River stressed out
By Jon Brodkin / News Staff Writer
The state is limiting the amount of water communities can draw from "stressed" river basins in a new policy that could restore rivers to health but force more water bans.
As lawn watering hits its peak, the policy that went into effect in April is pleasing environmentalists and angering some water providers, who complain it could be nearly impossible to comply with the regulations.
"Unless they change them, I don't see us being able to meet those standards even if we completely ban water year-round," said Bill Fitzgerald, director of Franklin public works.
Franklin is one of 15 communities that draws water from the Charles River basin, which the state considers stressed.
Even after record rainfall in April and continued rain since then, the level of water in the Charles River is beginning to drop, said Bob Zimmerman, executive director of the Charles River Watershed Association.
"We haven't struck the appropriate balance and the river is dropping due to human demand," Zimmerman said. The new policy is "the first real stake in the ground that says (the Department of Environmental Protection) is beginning to fundamentally change the way it manages Massachusetts water resources so that we don't run out of water."
One of the changes will force many communities to reduce water consumption from an average of 80 gallons per resident per day to 65 gallons. Those that fail to comply could be forced to improve water conservation or even be hit with fines.
The policy also sets a limit on "unaccounted" water, essentially water that is pumped but then lost before reaching faucets due to flaws in the system.
DEP is applying its new policy to all permitting decisions. All communities that draw water from the Charles basin are scheduled for a permit review this year, the DEP said, and thus will soon have to comply with the new rules.
A river basin, the geographical area draining into a river and its tributaries, is called stressed when the flow of the river or tributaries has been reduced significantly or if habitats for plants and animals are damaged.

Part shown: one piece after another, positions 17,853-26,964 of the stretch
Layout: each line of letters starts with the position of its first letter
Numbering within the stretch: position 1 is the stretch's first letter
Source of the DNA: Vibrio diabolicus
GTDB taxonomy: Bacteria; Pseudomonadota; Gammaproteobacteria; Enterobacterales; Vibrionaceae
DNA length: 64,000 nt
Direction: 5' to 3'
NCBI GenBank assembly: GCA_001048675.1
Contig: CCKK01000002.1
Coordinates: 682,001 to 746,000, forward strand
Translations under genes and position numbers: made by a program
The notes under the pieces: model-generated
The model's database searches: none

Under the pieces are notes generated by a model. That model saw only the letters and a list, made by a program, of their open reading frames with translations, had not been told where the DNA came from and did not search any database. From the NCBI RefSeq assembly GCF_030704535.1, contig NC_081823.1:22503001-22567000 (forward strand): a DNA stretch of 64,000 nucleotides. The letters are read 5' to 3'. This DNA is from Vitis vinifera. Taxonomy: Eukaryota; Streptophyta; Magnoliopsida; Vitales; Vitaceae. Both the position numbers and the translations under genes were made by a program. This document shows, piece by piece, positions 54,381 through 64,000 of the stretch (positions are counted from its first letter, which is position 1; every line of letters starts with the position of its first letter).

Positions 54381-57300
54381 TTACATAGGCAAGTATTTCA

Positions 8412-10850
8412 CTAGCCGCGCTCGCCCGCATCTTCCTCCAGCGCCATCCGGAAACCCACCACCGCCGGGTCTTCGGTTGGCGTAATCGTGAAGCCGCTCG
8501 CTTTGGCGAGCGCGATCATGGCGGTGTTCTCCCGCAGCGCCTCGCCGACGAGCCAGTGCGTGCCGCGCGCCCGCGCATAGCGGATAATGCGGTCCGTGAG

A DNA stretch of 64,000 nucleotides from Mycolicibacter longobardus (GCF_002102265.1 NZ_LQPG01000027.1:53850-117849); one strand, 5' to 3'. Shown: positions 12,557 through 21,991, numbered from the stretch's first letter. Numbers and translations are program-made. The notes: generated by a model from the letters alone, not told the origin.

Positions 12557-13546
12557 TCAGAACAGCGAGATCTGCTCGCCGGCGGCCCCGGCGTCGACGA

Pulling groundwater from the basin for use as drinking water, fire protection or watering lawns prevents that water from traveling to the river and its tributaries, said Margaret Van Deusen, deputy director of the Charles River Watershed Association.
The communities that draw water from the basin are Milford, Bellingham, Dover, Franklin, Holliston, Medfield, Medway, Millis, Natick, Needham, Norfolk, Sherborn, Wellesley, Walpole and Wrentham, according to the Charles River association.
Natick does not expect the new rules to affect them much because the town draws most of its water from the basin surrounding the Sudbury, Assabet and Concord rivers, said Charlie Sisitsky, director of public works.
Medway has already received its new permit. Because it requires water bans whenever the Charles River level falls under a certain limit, the town will begin enforcing mandatory bans on nonessential outdoor water use in August and September each year when the level is typically low, said Mark Flaherty, Medway's water and sewer superintendent.
"We've always had water bans. Most of the time it's been voluntary," he said. "This water ban is permanent."
The new DEP policy was enacted after a legal battle that led to stricter restrictions of withdrawals from the Ipswich River basin.
But the new rules seem to apply unevenly because of the way the Water Management Act was implemented in 1994.
When the act became law, officials said, grandfather clauses gave water providers the right to continue using the same amount of water they had used in previous years. Providers who have stayed under their grandfathered annual use were never required to apply for state permits.
Since the new policy can only be enforced by attaching its provisions to permits, some towns will apparently be allowed to continue using more than 65 gallons per resident as long as they stay at or under their pre-1994 use.
Wellesley uses about 80 gallons per day per person, said Joe Duggan, the town's water superintendent. Because the town never exceeded its grandfathered limit, Duggan said the new regulations will not apply to Wellesley unless it needs a permit.
It is a good deal for residents of Wellesley, who have never been subjected to a mandatory water ban, and Duggan said it would not be easy for the town to suddenly stop using so much water.
Some communities that are subject to the new policy are angry because DEP did not invite their comments before releasing the new rules.
But the state says it did not want to get bogged down discussing details of the policy when a delay could harm stressed river basins.
"In some basins the situation was deteriorating quickly," said Cynthia Giles, a DEP assistant commissioner.
The Massachusetts Water Works Association, which objected to not being contacted before the policy was issued, has requested a meeting with DEP Commissioner Robert Golledge Jr. to discuss the policy, said Phil Guerin, past president of the association and water resource coordinator for Worcester public works.
Holliston is enforcing a mandatory odd/even watering ban, and Guerin predicted water bans will be the norm for communities that draw water from stressed basins.
"A lot of systems are going to have a lot of difficulty meeting (the new rules)," Guerin said.
( Jon Brodkin can be reached at
508-626-4424 or email@example.com. )
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